Fine-scale, reservoir models are necessary for locating high performance zones in unconventional reservoirs. The reservoir in the Woodford play is a naturally fractured, heterogeneous mudrock. The most common technique for characterizing the natural fracture system in such a reservoir is use of a DFN (discrete fracture network) model. However, such models are data intensive, time consuming to build and may provide non-unique solutions. We propose a workflow that estimates the contribution from fractures through a continuum model using well performance and static attributes derived from well observations and seismic data. The utility of the workflow is demonstrated by a blind test against a local sector model history match that shows excellent agreement with production history.

The integrated workflow includes a purpose-built stratigraphic framework for the Woodford. The Woodford was divided into five intervals using facies changes, biostratigraphic information, and log signatures. Core descriptions and x-ray diffraction data indicate total organic carbon and clay can be used to discriminate distinct depositional facies and intrinsic reservoir properties within the Woodford. Correlations that relate total organic carbon and clay volumes to seismic information, such as acoustic impedance and bulk density, enable the construction of petro-elastic models. Using petro-elastic models, a petrophysical seismic inversion is used to derive density, total organic carbon, and clay volumes. Structural seismic attributes such as dip, curvature, and coherence are also incorporated into the model. Finally, correlations obtained from multivariate statistics of well performance data and static model properties are applied to create spatial distributions of natural fracture drivers including: effective permeability and shape factor distributions across the field.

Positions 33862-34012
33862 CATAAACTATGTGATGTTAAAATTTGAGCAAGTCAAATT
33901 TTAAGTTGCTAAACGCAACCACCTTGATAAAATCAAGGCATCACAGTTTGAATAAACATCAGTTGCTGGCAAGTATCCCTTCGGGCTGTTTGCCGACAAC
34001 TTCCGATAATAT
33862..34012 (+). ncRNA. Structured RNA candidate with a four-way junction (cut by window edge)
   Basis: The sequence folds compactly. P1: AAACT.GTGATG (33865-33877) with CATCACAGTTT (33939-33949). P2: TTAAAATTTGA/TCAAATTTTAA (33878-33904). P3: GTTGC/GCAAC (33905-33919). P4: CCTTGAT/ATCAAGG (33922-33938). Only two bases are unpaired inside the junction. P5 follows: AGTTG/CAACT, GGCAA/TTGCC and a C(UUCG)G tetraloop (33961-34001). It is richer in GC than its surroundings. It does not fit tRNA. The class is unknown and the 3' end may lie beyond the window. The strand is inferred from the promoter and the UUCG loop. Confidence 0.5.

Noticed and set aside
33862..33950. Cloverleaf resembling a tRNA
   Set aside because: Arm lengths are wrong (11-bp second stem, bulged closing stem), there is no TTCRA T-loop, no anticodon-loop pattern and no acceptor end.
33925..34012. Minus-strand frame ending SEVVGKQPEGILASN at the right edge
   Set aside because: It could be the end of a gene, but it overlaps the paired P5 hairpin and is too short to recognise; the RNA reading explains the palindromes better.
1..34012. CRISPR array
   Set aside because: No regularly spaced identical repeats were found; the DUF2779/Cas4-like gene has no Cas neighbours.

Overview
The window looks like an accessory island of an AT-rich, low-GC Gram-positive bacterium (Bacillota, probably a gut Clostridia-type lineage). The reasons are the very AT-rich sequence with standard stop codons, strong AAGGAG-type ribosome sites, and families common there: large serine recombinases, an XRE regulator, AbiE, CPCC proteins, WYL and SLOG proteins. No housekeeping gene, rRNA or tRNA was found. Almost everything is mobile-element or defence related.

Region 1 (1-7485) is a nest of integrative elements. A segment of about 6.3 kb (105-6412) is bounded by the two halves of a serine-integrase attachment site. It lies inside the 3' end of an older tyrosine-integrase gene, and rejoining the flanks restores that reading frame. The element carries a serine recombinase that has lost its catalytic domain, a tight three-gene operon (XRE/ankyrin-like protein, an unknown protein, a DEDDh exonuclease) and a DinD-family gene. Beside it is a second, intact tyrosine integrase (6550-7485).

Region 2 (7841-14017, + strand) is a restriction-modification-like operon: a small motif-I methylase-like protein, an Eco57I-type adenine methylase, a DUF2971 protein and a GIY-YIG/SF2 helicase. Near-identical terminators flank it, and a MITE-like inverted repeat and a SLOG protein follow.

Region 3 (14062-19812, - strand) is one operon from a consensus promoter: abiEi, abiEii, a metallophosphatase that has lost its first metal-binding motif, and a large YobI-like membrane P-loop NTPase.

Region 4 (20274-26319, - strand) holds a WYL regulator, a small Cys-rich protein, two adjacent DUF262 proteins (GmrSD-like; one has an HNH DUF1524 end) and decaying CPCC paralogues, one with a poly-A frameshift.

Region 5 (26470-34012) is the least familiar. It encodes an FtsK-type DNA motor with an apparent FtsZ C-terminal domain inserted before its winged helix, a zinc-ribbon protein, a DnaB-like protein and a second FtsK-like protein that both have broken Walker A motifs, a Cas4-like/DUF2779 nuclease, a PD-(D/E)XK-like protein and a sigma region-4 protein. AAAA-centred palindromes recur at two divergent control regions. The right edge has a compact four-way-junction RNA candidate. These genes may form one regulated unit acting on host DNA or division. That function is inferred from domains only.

This content is only available via PDF.
You can access this article if you purchase or spend a download.